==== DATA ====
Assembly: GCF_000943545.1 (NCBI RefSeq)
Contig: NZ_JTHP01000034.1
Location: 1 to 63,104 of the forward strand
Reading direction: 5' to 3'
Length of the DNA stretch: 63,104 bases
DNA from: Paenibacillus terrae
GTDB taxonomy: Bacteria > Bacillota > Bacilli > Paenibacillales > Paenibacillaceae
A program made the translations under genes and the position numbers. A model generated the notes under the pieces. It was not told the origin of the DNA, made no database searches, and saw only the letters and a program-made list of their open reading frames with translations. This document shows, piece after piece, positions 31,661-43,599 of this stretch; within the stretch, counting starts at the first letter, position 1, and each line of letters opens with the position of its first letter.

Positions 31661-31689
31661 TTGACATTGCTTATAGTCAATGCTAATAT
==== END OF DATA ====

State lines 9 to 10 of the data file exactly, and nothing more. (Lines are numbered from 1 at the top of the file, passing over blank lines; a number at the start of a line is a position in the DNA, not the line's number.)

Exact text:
Positions 31661-31689
31661 TTGACATTGCTTATAGTCAATGCTAATAT